In Murrurundi, residents are wishing Jesus would turn wine into water. In the middle of what has been called the worst drought in living memory, the town’s water is running out fast.
The town, located in the Upper Hunter region of New South Wales about four hours’ drive north of Sydney, has been on severe water restrictions since early July, down to 140 litres per person a day. In Sydney, the average person’s water consumption is more than double that, at 295 litres per day.
Upper Hunter Shire Mayor Wayne Bedggood called the restrictions “emergency measures”. The water level in Murrurundi Dam has fallen to less than five metres and estimates suggest the town will run out of water by Christmas.
But when I speak to Barbara Morgan, a local Anglican priest, I could feel her smiling over the phone.
“We had rain yesterday!” she exclaimed. “It’s just brought a smile to everyone’s face.”
Of course, the roughly 20ml of rain Murrurundi received last week is nowhere near the amount needed to break the severe drought that has been declared across 100 per cent of New South Wales.
“But it gives people hope,” says Barbara.
Barbara’s church, St John’s Anglican, prays for rain every Sunday. The church hall is being used as a regional depot for a food drive organised by the Anglican Diocese of Newcastle and local efforts to offer struggling farmers food packages to help them get by.
She says people in her congregation who live on the land really just need other people to talk to.
“We’re following up with people who aren’t making it to church and just asking the question: are you OK?” – Barbara Morgan
“I think Australians have that attitude of, ‘I’ll be OK. We’re too proud to ask for help.’ So, I see my role as just listening out for things that come up in conversation – small ways I can help.”
She recalled a conversation recently where it became clear a farmer needed some help to pay for petrol to get into town.
“They’re looking out and seeing desolate paddocks, struggling animals. Farmers are having to sell their stock. It’s dry everywhere. We’re running out of water. So now it’s really about listening and being aware of how each other is going. We’re following up with people who aren’t making it to church and just asking the question: are you OK?”
Another 400km and four hours north of Murrurundi, in North Star, Jenny and Ran Mitchell are feeling the dry heat.
The couple grow faba beans, chickpeas, bread wheat and durum wheat, and told Eternity News that “the land itself is battling to survive.”
“Our own faith has continued to grow, as has our awareness of the responsibility, privilege, satisfaction and joy of being custodians of an amazing part of God’s creation.” – Ran Mitchell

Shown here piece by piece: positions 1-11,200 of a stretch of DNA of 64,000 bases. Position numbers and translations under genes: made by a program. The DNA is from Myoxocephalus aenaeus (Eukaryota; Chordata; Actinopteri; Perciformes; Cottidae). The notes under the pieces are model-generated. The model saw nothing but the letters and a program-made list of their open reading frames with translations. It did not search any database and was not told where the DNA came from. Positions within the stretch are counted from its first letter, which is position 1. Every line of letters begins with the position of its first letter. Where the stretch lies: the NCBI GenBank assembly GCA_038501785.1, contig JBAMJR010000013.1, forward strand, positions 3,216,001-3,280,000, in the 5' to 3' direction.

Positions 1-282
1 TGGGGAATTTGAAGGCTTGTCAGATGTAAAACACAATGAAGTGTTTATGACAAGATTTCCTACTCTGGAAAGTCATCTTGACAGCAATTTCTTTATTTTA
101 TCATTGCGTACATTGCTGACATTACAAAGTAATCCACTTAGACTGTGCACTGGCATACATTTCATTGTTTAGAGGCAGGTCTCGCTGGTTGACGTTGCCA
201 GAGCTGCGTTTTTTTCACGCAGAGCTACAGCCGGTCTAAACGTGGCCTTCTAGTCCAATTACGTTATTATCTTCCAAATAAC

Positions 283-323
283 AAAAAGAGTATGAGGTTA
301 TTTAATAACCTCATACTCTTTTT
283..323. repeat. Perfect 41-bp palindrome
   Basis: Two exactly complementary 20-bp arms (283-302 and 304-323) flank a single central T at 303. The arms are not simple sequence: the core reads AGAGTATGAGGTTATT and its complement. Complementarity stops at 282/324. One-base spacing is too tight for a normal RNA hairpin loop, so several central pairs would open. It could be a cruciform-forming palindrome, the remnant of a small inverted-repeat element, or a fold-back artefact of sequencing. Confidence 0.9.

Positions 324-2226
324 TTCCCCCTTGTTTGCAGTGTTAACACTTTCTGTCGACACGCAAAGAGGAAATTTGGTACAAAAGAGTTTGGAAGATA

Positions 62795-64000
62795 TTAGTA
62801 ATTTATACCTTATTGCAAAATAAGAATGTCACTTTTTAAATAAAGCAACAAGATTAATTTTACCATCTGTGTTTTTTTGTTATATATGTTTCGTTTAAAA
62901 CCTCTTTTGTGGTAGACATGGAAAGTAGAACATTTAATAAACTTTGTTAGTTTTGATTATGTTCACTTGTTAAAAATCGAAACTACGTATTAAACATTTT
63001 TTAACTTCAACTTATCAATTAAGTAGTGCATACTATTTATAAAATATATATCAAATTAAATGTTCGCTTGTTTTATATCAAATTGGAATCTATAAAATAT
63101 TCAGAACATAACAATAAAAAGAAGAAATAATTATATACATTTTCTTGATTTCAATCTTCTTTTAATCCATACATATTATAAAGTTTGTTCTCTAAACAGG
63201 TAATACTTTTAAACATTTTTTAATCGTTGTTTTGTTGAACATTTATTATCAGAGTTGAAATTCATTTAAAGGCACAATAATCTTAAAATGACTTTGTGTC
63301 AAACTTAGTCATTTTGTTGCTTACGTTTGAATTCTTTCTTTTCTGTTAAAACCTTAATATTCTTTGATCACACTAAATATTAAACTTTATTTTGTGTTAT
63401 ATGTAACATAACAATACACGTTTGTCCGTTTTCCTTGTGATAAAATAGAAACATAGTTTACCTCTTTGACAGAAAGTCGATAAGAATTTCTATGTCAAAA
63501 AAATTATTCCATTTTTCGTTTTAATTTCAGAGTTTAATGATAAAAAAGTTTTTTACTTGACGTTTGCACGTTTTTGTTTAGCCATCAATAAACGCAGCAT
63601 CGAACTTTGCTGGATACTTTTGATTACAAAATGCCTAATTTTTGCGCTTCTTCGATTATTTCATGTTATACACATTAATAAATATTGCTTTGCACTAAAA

“There are very few crops; some dry sown crops that germinated are slowly dying back into the ground. Some of the trees have died and more will die if there is not widespread rain of more than 100ml over a week of rain,” said Ran.
Ran and Jenny worked as drought support workers for Bush Church Aid and Anglicare for 18 months during the last severe drought in New South Wales. Jenny says that role was a privilege, and enabled them to meet and pray for many people, plenty of whom were “not used to prayer.”
“But they were only too happy to join in prayer for strength to cope with their situation,” she says. “The emotions and issues that were shared with us seemingly knew no bounds.”
Living on the land, says Ran, has taught the couple to depend on God at all times.
“Our own faith has continued to grow, as has our awareness of the responsibility, privilege, satisfaction and joy of being custodians of an amazing part of God’s creation.
“Our personal struggles during drought are how best to use our time and energy, and to concentrate on looking for the positives,” said Ran. “Like, the wonder and beauty to be seen in a dust-enhanced red sunset.”
“People living on properties are acutely aware of the suffering animals they are in a position to care for.” – Ran Mitchell
Ran and Jenny offered some tips for churches looking to support the farmers in their communities. While no longer working in an official capacity as drought support workers, the couple still try to attend as many events as possible where people from the North Star community are gathered and just “letting people talk.”
“Personal, face-to-face time spent with people experiencing hardship because of drought is appreciated as much, if not more, than monetary assistance,” they say.
On the other hand, church “events” that require farmers to travel into town are often very unhelpful in times of drought, says Ran.
“People who are feeding stock are often exhausted and do not have the energy to get dressed up and go to town for a function. Also, travelling costs money and it is not a necessary expense just to go to a talk.”
Isolation can often become a problem during droughts, with farmers unwilling to leave their farms.
“People living on properties are acutely aware of the suffering animals they are in a position to care for and because of drought are unable to do the caring. Some are reluctant to leave the scene of what they see as their responsibility,” says Ran.
With that in mind, the couple suggest that hosting smaller gatherings on a neighbour’s property, or personal visits (with prior warning!) can be much more valuable.
Bush Church Aid also suggested that purchasing vouchers for local shops to hand out to those in need can not only support the farmers in a practical way, but “also gives local businesses a boost”, which are often overlooked in times of drought.
To find out more about drought appeals being run by churches across the state, click the links below: